Artificial microgravity causes suppression of 99 key immune genes, leading to T-cell suppression
Researchers at the San Francisco VA Medical Center have identified a set of key immune-response genes that do not turn on in a weightless environment. The discovery is another clue in the effort to solve an almost 40-year-old mystery: why the human immune system does not function well in the weightlessness of space.
The researchers, led by SFVAMC biochemist and former astronaut Millie Hughes-Fulford, PhD, identified a signaling pathway called PKA that in a gravity field responds to the presence of a pathogen by stimulating the expression of 99 genes that in turn cause the activation of T-cells, which are essential for proper immune function.
Steve Tokar | EurekAlert!
Separate brain systems cooperate during learning, study finds
22.02.2018 | Brown University
Maelstroms in the heart
22.02.2018 | Max-Planck-Institut für Dynamik und Selbstorganisation
Quantum computers may one day solve algorithmic problems which even the biggest supercomputers today can’t manage. But how do you test a quantum computer to...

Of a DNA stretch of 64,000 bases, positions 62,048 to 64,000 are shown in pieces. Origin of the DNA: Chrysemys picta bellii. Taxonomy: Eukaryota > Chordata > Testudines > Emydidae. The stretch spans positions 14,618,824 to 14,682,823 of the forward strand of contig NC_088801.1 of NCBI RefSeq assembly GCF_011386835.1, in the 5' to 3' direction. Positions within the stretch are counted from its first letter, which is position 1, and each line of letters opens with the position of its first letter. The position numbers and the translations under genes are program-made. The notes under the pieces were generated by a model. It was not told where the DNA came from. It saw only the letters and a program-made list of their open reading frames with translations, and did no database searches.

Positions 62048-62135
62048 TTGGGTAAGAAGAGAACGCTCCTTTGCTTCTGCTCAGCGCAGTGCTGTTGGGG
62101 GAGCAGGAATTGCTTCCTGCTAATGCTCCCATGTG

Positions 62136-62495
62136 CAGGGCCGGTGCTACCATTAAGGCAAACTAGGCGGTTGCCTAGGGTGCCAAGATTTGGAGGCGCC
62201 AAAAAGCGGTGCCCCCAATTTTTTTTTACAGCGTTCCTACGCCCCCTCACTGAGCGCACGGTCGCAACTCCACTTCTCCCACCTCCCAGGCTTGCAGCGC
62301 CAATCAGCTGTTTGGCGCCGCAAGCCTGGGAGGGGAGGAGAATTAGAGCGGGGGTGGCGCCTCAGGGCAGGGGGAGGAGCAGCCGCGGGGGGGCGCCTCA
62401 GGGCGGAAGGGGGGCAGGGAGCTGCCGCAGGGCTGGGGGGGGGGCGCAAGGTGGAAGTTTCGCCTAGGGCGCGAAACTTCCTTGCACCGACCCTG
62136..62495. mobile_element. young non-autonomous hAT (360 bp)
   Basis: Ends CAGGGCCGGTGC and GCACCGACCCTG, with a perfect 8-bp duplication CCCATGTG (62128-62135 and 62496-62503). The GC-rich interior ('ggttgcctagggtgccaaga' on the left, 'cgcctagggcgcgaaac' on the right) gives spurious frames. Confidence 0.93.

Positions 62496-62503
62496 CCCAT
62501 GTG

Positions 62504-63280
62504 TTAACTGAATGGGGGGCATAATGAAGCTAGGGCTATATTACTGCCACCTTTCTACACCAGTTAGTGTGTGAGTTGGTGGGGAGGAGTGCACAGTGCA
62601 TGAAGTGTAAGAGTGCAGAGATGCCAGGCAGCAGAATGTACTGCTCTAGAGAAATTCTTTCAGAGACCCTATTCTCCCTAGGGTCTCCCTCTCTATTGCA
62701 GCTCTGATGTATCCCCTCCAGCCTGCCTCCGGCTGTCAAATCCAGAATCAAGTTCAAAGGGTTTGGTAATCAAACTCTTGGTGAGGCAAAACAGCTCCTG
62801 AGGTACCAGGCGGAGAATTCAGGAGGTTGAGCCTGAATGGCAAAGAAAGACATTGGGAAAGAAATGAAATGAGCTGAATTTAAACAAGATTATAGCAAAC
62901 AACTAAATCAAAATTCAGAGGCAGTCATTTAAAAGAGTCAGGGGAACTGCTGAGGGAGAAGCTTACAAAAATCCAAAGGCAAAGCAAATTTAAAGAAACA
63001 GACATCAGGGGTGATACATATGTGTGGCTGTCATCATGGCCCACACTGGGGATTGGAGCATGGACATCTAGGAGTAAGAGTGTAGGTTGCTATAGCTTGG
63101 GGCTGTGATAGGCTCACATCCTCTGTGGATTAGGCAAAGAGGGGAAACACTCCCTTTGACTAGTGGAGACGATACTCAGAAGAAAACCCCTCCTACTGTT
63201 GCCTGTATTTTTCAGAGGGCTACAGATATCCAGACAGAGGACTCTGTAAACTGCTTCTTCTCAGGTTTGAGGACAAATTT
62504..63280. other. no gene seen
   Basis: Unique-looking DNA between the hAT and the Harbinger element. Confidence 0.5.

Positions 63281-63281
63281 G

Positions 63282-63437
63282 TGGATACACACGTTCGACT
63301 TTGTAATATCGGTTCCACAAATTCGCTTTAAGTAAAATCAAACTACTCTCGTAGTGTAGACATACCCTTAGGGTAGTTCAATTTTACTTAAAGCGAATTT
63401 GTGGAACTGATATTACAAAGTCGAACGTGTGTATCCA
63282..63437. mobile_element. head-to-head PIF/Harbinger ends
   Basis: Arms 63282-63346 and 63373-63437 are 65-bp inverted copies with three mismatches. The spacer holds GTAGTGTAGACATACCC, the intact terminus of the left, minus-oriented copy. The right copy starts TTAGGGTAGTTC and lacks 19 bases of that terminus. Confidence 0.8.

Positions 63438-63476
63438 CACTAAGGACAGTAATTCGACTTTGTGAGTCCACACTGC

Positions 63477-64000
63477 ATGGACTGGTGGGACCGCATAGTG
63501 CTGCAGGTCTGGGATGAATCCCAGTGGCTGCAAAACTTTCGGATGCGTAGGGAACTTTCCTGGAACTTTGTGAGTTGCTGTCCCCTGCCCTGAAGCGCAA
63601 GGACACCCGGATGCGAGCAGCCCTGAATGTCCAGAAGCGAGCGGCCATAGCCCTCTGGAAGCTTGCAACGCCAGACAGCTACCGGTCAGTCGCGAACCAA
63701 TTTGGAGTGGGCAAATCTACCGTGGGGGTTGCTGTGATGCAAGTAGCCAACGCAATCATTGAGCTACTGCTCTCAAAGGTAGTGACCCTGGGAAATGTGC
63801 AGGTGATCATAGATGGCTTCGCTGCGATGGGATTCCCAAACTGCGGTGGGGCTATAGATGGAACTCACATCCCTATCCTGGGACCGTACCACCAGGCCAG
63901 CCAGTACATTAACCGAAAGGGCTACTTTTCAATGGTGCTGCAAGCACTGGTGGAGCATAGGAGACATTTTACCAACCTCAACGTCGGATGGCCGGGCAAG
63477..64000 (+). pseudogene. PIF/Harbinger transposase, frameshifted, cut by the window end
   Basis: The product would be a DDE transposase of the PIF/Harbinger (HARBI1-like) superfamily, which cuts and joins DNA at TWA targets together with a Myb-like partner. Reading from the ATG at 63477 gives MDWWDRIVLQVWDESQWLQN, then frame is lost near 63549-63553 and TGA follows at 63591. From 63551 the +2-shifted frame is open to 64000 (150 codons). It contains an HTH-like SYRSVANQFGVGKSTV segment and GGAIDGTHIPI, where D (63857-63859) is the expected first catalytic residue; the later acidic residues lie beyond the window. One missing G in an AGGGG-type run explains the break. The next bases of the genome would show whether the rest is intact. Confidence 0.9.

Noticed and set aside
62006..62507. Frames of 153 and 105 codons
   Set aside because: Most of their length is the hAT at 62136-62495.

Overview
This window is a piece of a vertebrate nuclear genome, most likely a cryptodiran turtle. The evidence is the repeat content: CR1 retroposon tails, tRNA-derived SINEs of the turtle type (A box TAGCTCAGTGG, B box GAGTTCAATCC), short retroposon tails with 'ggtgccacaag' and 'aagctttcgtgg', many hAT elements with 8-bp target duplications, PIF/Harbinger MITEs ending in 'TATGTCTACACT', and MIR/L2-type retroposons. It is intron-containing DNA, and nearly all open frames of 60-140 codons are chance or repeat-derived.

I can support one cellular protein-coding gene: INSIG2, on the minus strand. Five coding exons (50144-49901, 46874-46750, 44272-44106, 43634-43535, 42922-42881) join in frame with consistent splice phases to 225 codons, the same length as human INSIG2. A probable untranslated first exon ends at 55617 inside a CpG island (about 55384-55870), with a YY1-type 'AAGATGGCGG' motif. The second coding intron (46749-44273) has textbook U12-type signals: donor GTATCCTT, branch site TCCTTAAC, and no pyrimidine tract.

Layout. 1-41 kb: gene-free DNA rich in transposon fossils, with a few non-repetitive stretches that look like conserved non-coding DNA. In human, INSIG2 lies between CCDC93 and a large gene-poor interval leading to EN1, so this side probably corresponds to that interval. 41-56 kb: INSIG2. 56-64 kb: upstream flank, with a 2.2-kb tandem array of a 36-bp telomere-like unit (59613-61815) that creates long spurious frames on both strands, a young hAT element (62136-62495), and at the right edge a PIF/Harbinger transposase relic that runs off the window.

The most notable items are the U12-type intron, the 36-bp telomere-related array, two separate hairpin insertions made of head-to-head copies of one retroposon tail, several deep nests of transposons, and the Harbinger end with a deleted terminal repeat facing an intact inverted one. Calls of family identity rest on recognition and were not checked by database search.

For the first time, a team of researchers at the Max-Planck Institute (MPI) for Polymer Research in Mainz, Germany, has succeeded in making an integrated circuit (IC) from just a monolayer of a semiconducting polymer via a bottom-up, self-assembly approach.
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Breakthrough provides a new concept of the design of molecular motors, sensors and electricity generators at nanoscale
Researchers from the Institute of Organic Chemistry and Biochemistry of the CAS (IOCB Prague), Institute of Physics of the CAS (IP CAS) and Palacký University...
For photographers and scientists, lenses are lifesavers. They reflect and refract light, making possible the imaging systems that drive discovery through the microscope and preserve history through cameras.
But today's glass-based lenses are bulky and resist miniaturization. Next-generation technologies, such as ultrathin cameras or tiny microscopes, require...
Scientists from the University of Zurich have succeeded for the first time in tracking individual stem cells and their neuronal progeny over months within the intact adult brain. This study sheds light on how new neurons are produced throughout life.
The generation of new nerve cells was once thought to taper off at the end of embryonic development. However, recent research has shown that the adult brain...
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22.02.2018 | Health and Medicine